Esbos didn’t know there was anything odd about him until he started school. He asked his mother why his classmates laughed when the teacher introduced him.
His mother asked him what he remembered.
He remembered a forest full of trees. Wind blowing through leaves that changed colour from green to red to gold. Bare branches frosted white. The scent of wildflowers. Splashes of sunlight on moss. The flash of fish in the river. The waterfall’s steady beat on the black rocks.
His mother asked him if he’d been lonely.
He remembered birds singing of corn fields and braided rivers and mountains and valleys and glaciers. Stoats and weasels with their tales of blood and guts. Moles describing bones beneath the earth. Owls recounting battles they’d witnessed, bodies they’d seen buried beneath tree roots, mothers crying for their lost children, the barely-there wraiths drifting along dark streets, curling like mist around lamp posts. These stories flowed through his veins, filled his lungs, expanded his heart and made him long for the world.
His mother asked him if he was unhappy.
He remembered seeing her walking through the forest, lifting her face to the rain, soaked to the skin, singing of ships and seals and storms at sea. Her song made him forget to hide. She thought it was the cold that had turned his skin blue, so she wrapped him in her coat and asked if he was lost. She asked who his parents were and where he lived. He didn’t know, so she took him home and made phone calls. She told him there were no reports of a missing child, and he could stay with her until someone claimed him. No one did, so she who had no children of her own, no husband, family or friends, fed and clothed and loved him and said she would be his mother. She combed his corn silk hair and called him her bonny blue boy. She taught him to read and write and paint and sing. He learned so quickly that she said he should go to school and learn all they could teach him there.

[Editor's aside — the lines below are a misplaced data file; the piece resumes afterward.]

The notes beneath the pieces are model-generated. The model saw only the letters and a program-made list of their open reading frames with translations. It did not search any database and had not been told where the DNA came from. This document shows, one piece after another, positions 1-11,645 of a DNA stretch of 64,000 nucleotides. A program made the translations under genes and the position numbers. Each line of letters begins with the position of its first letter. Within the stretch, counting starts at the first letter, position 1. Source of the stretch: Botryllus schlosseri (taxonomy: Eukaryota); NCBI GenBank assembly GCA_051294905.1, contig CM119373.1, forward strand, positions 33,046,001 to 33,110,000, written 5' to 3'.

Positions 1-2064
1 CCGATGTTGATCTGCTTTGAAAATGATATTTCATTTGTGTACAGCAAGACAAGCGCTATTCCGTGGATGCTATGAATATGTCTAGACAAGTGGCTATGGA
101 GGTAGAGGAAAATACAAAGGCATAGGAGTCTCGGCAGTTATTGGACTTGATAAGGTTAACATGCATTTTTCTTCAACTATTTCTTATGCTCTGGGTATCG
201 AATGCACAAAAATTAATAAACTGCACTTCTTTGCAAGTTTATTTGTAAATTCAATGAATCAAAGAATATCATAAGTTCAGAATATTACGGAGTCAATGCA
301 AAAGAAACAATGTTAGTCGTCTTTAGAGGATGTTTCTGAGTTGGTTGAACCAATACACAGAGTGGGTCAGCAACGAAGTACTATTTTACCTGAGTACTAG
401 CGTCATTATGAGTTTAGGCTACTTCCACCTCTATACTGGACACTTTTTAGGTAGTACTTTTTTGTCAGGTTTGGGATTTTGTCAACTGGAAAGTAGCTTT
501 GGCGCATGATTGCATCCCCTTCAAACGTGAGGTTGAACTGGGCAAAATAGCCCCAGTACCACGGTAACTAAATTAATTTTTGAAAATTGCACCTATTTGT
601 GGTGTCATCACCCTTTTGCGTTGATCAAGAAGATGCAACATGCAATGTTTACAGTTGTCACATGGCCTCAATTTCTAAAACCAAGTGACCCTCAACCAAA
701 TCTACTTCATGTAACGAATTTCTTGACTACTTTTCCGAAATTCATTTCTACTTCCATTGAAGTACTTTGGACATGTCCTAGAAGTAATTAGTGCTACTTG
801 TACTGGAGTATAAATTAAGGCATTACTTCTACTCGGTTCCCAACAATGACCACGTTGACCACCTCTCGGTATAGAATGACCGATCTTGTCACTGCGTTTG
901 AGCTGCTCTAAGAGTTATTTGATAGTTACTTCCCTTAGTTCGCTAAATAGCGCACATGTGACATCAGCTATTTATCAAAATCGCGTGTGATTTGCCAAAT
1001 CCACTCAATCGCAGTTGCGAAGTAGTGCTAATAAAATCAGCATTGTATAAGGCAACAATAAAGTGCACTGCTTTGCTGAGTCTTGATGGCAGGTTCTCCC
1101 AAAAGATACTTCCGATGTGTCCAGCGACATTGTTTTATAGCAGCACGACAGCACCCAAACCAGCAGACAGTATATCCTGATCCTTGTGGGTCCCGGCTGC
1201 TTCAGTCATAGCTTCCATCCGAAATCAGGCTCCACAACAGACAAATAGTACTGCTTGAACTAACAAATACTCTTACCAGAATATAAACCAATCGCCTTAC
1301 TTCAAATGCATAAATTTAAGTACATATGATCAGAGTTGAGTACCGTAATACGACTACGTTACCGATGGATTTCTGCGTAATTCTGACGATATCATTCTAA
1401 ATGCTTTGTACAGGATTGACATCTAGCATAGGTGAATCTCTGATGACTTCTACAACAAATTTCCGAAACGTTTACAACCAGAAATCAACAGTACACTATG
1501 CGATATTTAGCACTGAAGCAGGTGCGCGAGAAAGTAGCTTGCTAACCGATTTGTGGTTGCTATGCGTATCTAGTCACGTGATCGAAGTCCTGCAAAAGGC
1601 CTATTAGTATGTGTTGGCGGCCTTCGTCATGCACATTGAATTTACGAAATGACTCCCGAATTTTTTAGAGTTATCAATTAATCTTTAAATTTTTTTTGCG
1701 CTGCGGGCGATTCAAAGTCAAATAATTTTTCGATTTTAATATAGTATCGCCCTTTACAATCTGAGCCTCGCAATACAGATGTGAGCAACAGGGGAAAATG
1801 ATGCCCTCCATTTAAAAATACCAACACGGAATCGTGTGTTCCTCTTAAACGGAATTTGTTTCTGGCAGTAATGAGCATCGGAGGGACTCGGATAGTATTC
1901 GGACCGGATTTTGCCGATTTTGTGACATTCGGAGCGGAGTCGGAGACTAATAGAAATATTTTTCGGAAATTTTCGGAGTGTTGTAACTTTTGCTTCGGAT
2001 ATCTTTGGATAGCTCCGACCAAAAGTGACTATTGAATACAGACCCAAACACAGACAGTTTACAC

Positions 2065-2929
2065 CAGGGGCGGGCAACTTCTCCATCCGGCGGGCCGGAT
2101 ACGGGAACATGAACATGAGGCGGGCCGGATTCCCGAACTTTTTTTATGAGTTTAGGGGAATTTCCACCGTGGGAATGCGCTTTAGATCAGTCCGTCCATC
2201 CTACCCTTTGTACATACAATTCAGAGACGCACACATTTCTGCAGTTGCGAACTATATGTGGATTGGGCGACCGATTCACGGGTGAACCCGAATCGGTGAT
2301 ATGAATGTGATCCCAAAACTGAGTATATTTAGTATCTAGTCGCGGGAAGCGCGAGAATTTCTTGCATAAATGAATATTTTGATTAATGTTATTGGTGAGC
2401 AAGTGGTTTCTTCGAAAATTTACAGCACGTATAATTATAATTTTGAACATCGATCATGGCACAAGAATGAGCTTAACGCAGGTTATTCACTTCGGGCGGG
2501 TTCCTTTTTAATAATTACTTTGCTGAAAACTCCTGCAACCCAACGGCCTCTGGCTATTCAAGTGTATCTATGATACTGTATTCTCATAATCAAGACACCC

And each day the children laughed at his blue skin, his crooked nose, his corn silk hair. The teacher told them they had to be kind. But they weren’t kind. They called him names. They pinched his skin to make him bleed. When they saw blue blood on his arms and legs they scratched his face to see if he cried blue tears. Then they pulled out his hair to see if it was real. He lay curled like a question mark on the concrete as they danced around him chanting his name and shouting that he was ugly and weird. Someone poked him to see if he was dead, but he opened his eyes and began to sing. He sang of birds and bees, and fish and ferrets and foxes, and lightning flashing in the sky, and rainbows and dewdrops and newly born frogs. His songs rose above the heads of the children and up into clouds that rained on tall apartment blocks and factories and offices and buses and trains and cars. And people looked up from their computers and work benches and supermarket aisles and the children in the yard stopped chanting and all the chatter and clatter stilled and everyone began to remember what they’d tried so hard to forget.
Sandra Arnold is an award-winning writer who lives in New Zealand. She has a PhD in Creative Writing from CQ University, Australia and is the author of three books. Her flash fiction appears in numerous journals including the anthologies Sleep is a Beautiful Colour (National Flash Fiction Day, UK, 2017), and is forthcoming in Bonsai: The Big Book of Small Stories (Canterbury University Press, NZ, 2018). She was nominated for the 2018 Pushcart Prize and the 2017 and 2018 Best Small Fictions. Her third novel Ash will be published by Mākaro Press (NZ) in 2019 and her first flash fiction collection Soul Etchings will be published by Retreat West Books (UK) in 2019.